взять займ

Spot the Watch: Talk show host Trevor Noah
Previous
RANDOM
Breguet Reine de Naples for Valentine's Day 2019
Next

Inside Seiko: P2/3: Shiojiri – cold forging, zaratsu and the 9F

by Peter Chong on January 4, 2019
Watches

We began our Media Experience 2018 trip report in autumn of 2018 last week with our impressions of the Tokyo HQ and the Morioka manufacture. Today, we continue with the Shiojiri manufacture.

Picking up where we left off last week, we journeyed across Japan in the Japanese high speed bullet train from Morioka and arrived at the city of Nagano. Here is a preview of the Shiojiri facilities in a Grand Seiko video:

The Seiko Epson Shiojiri plant is not far from the city of Nagano, and we were there swiftly. The plan is also self sufficient, being almost totally vertically integrated. We again saw rooms with rows upon rows of machinery to make all parts of watches. From cases, to movement components to dials, hands and indices.

Cold Forging

Including this machine used to forge the Grand Seiko and Credor cases. Not all cases are made equal, and the cold forging technique is reserved for the top of the line watches. One such example is the Grand Seiko SBGD001 8 Day Power Reserve.

Cold forging of cases. The machine press makes two passes. The first is at 30 tons of pressure and a second pass of 90 tons is made on the metal, causing it to be forged to the shape of the mould. The process also aligns the grains structure, making the case very strong.

Zaratsu finishing

On the shop floor, we also saw how the famous zaratsu finishing is achieved.

The machine is called Sallaz, which in German is pronounced phonetically as zarats. This machine was in common use in the Swiss watchmaking industry and the Japanese also started to use it. The Japanese transliteration is thus zaratsu.

The Sallaz machine is just a tool, which is rather generic, the final zaratsu polish lies in the hands of the skilled practitioner. Note the special holder used by this highly skilled operator. The operator fabricates the holder himself, so that it is suited to his particular working style.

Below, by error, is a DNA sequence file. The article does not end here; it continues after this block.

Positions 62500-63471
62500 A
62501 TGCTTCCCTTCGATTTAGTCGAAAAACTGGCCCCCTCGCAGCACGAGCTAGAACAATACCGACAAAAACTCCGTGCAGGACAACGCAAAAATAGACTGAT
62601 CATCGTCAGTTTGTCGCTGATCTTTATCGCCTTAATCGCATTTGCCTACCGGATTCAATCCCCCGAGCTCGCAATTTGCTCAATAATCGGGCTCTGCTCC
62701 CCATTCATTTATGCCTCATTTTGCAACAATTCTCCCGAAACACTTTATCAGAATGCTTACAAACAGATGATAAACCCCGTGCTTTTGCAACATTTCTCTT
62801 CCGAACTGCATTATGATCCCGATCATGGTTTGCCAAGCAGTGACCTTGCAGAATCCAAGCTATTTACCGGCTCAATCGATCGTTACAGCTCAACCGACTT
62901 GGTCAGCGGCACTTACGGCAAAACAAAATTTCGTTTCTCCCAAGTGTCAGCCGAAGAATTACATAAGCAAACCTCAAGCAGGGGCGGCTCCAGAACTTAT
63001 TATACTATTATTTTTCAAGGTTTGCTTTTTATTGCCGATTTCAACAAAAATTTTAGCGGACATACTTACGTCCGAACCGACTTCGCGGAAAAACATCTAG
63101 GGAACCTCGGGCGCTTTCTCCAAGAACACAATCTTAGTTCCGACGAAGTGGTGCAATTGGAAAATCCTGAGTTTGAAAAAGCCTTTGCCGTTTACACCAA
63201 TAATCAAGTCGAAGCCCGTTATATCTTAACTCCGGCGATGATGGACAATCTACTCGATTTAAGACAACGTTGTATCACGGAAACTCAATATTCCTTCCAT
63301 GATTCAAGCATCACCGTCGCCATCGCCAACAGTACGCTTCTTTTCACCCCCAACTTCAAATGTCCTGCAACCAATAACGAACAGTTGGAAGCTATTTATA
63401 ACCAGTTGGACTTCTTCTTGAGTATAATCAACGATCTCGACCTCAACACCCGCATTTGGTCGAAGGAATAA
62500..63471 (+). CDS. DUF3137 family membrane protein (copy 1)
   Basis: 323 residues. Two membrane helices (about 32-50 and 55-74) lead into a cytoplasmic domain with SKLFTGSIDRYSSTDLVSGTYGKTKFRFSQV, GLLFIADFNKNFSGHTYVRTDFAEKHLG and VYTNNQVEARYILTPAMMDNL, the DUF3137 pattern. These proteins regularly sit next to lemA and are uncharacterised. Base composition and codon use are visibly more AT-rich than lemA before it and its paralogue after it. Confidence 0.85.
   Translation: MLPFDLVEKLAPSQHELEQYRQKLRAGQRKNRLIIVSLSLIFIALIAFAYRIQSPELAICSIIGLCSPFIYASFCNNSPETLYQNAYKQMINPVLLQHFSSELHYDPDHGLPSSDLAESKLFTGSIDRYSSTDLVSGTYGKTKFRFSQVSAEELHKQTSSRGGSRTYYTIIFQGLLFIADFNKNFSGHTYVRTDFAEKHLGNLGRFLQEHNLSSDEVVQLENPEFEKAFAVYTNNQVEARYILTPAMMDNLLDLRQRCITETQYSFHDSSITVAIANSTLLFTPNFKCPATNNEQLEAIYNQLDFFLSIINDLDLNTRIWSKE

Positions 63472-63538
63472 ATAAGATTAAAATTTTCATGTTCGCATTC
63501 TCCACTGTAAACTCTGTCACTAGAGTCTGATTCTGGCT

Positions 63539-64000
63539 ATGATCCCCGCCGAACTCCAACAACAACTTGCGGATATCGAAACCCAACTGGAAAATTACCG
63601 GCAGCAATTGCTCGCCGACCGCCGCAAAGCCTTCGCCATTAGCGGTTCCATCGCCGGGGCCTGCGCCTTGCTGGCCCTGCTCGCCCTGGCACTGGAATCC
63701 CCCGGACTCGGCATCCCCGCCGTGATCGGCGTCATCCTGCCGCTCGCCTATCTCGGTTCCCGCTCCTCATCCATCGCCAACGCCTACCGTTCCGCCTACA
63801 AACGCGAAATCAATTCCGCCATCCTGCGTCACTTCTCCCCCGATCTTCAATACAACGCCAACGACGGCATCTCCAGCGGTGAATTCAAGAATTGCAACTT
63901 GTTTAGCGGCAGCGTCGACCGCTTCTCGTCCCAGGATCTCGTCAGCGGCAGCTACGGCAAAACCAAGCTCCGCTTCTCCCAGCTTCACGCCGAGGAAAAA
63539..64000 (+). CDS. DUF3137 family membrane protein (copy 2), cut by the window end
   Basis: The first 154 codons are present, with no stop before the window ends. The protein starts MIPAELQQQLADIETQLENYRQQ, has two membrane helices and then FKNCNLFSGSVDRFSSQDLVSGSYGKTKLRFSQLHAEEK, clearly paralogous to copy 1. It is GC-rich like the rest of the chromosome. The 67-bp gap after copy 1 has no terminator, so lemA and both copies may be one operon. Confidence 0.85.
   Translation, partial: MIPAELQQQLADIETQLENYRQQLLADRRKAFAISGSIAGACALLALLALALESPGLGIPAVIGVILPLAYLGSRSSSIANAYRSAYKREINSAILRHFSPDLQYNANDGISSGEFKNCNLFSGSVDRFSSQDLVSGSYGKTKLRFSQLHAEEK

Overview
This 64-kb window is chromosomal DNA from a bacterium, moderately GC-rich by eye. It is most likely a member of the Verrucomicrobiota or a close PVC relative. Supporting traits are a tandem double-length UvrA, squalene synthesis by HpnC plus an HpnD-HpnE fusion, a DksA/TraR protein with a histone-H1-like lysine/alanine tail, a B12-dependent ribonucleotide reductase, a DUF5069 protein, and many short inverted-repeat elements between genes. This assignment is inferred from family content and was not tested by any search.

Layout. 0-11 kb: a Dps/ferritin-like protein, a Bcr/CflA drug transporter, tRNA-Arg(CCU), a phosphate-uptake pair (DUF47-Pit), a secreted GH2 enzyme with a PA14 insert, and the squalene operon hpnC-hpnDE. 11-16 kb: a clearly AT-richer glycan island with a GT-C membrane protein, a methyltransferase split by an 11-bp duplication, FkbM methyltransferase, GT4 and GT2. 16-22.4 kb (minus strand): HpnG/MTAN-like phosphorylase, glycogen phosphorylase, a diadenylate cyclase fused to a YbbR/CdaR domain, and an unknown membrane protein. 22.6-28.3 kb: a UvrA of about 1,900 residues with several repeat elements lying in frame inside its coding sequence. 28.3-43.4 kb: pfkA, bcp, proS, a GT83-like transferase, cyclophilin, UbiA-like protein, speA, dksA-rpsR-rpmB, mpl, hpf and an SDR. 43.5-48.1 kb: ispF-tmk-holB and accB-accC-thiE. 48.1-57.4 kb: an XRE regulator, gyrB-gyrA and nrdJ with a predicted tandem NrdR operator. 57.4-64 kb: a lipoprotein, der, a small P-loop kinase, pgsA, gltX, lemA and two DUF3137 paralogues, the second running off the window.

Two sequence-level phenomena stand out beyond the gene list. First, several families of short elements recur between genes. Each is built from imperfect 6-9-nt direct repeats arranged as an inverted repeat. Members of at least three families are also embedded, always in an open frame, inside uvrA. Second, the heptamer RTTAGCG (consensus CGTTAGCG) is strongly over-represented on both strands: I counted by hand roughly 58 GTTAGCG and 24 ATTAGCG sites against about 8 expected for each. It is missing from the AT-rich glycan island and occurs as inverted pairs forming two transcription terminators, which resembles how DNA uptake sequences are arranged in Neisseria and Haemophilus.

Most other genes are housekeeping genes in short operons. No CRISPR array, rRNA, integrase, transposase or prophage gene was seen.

The case is finished by polishing with the Sallaz machine. First a rough polish is done to buff out the surface, clearing it of any distortion so that when the final polish is applied, it will be a clear, distortionless mirror surface. A second fine polish is performed to achieve this mirror like surface, similar to black polishing. While this technique is possibly Swiss in its origins as is the machine to perform it, most of the technique is lost in the Swiss industry, and we only see a handful of Swiss manufactures who hand finish their cases use it. And it has more or less become the purvue of the twin Japanese watchmaking giants – Seiko and Citizen.

Other case finishing techniques like buffing, graining is also performed in the same shop floor.

Shinshu Studio

Shiojiri has its own assembly area with experts doing the final assembly, finishing and adjustment/regulation.

Where Morioka is the home of the Shizuku-Ishi Studios, Shiojiri is the home of the Shinshu Studio.

Here the Spring Drive and Quartz watches are made, finished and adjusted. The production is totally vertically integrated, from raw materials arriving at the purchasing department stores to the final watches being shipped out.

The 9F Quartz movement

We have reviewed and remain very imprssed with the Grand Seiko 9F quartz movement. As we eluded earlier, the 9F is designed and manufactured right here at the Shiojiri plant.

The prototypes for each phase of the quartz development. The Seiko Astron was the first commercially available quartz watch in December 1969, Seiko produced the world’s first commercial quartz wristwatch, the Seiko-Quartz Astron 35SQ.

As consistent with the vertical integration achieved at Shiojiro, the quartz crystals are grown in the facilities. The crystals are then cut into shape and inserted into circuitry which is also manufactured in-situ.

The Grand Seiko 9F is designed like no other quartz movement in the world. The entire mechanism is placed in a sealed cabin. This hermetic seal prevents contamination and moisture from entering the movement, resulting in a long service life. Battery change can be executed outside the sealed cabin, as seen in the movement photograph below. The system also allows the technician to adjust regulation by means of a screw.

The GS 9F movement. Finished and finely adjusted.

Next up: Micro Artist Studio

With this, we moved on to the Micro Artist Studio. Watch out for that report next week.

What's your reaction?
I Love It
69%
Cool
31%
It's OK
0%
What?
0%
I Hate It
0%
powered by gf